It's one of the Western Bay's iconic destinations, and today it's celebrating its 20th anniversary.
This afternoon a private gathering took place at Te Puna Quarry Park to mark 20 years since volunteers first began renovating the site.
The invitation-only party was attended by Tauranga Mayor Greg Brownless, as well as councillors from the Western Bay of Plenty District Council.
Te Puna Quarry Park founder Shirley Sparks says prior to the Te Puna Quarry Park Society taking over management of the crown land, it took three years of working through bureaucracy to realise their dream. Before that, the quarry was a key part of the local economy, before work ceased in the 1970s.
“It's played a very important part in the life of the Bay of Plenty, particularly around Tauranga. It's supplied hundreds and hundreds of tonnes of rocks for bridges and construction since the early 1900s.”
She knows a lot about the quarry's history, having lived alongside it for most of her life.
“Our farm used to have a boundary on the quarry. We lived with the blasting of the rocks in the evenings, when we were milking cows – and we were under the cows' tails! They always did the blasting at 4.30 in the afternoon.”
Today's celebrations have been contained to a few invited guests, simply because there isn't the capacity to include the public. But Shirley hopes the key people have been thanked.
“Contributors, volunteers, supporters, encouragers – all those wonderful people who've helped, particularly in the early years.”
She's pleased, in particular, to have Tauranga's mayor in attendance, having known him from his days as an entertainer.
“Greg Brownless was associated with the quarry very early on. We had concerts in the amphitheatre – still do, of course – which Bob Addison was very involved in. He brought in Greg Brownless with his piano accordion, and he was a great entertainer. Nothing like a mayor at that stage! So it's great to welcome him back.”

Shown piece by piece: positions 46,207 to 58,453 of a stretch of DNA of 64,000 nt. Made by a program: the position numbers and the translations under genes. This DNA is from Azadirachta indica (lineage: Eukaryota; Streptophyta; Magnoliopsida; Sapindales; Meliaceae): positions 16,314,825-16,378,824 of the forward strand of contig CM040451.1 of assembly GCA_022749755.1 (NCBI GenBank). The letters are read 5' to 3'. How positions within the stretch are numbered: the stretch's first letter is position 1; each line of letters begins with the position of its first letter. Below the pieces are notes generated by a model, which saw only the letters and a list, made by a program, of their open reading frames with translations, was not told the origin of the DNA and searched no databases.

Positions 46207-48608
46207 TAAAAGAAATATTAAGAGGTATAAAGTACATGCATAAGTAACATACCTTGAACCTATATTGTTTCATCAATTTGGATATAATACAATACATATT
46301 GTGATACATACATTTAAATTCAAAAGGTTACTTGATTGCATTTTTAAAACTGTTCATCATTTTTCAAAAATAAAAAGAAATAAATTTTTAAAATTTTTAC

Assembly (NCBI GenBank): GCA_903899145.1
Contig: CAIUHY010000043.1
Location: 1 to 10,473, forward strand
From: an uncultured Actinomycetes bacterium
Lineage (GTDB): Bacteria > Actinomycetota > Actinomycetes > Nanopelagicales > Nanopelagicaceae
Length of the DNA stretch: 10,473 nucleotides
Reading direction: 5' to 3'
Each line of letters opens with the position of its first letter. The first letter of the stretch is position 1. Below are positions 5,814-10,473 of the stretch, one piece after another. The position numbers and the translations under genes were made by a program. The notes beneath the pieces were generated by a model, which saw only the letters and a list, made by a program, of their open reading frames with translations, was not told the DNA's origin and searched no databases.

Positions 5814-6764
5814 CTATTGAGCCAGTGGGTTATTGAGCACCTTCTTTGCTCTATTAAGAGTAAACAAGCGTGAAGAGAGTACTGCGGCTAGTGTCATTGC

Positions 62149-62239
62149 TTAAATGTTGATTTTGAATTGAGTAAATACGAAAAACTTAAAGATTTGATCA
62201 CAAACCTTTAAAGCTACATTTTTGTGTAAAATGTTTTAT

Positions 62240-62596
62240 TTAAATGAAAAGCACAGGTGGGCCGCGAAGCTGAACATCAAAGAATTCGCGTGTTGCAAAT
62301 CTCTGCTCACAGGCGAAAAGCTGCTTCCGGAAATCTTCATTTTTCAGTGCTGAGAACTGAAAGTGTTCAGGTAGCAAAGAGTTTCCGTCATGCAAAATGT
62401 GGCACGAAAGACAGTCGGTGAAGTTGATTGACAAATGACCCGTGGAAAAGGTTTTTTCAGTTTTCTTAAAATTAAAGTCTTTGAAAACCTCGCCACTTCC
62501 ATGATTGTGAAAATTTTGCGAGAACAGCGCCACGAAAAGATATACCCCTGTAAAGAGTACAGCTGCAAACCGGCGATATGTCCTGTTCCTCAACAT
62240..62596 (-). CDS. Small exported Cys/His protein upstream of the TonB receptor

Retired Western Bay of Plenty mayor Maureen J. Anderson has been involved with the park since its inception, and thinks it's exactly the sort of thing councils should get behind.
“All the rules and regulations councils have in place don't always assist communities to achieve what communities want. I always thought this was what councils were for – to support this sort of thing in the community.
“For me councils are nothing unless they listen to and validate what communities want, because they are the glue that sticks all this together.”
Shirley recalls, when the idea of the quarry park was in its infancy, that people were initially sceptical as to whether it would be successful. She believes the naysayers have been proved wrong.
“When we first started, people thought we were mad. None of us, even those who were enthusiastic, thought it would turn out to be what it is. It has come as a lovely surprise.”
Today's celebrations included a light lunch, followed by the planting of two kauri trees and the release of some monarch butterflies.
The society also wishes to let people know they're on the lookout for new members. Anyone interested in joining should email email@example.com
Mary Parkinson, left, released the monarch butterflies this afternoon, with Jo Dawkins. Mary and Jo are sisters, born in Tauranga. Jo used to live in Quarry Road and both have been members since the park started.
From left: Grant Bayley, Trixie Twigge, Audrey Hesson, and Norm Twigge look at the photos, community awards, and artifacts unearthed from the grounds.
Creative Bay of Plenty general manager Lena Kovac and Ian Cross with the park's new sculpture. The sculptor is Nic Clegg, and the large springs were donated by Trustpower. The sculpture is also made of corten steel, which is designed to rust. Partly funded by Creative Communities Scheme Western Bay with the Te Puna Quarry Park paying for the remainder.
Ian and Shirley cutting the cake.
Mayor Greg Brownless, founding member Chas Kerr, Li-Jong Liao, Western Bay of Plenty councillor Don Thwaites, and Caroline Thwaites.
Greg and Don planting a kauri.
The society's oldest member, 99-year-old Alf Rendell.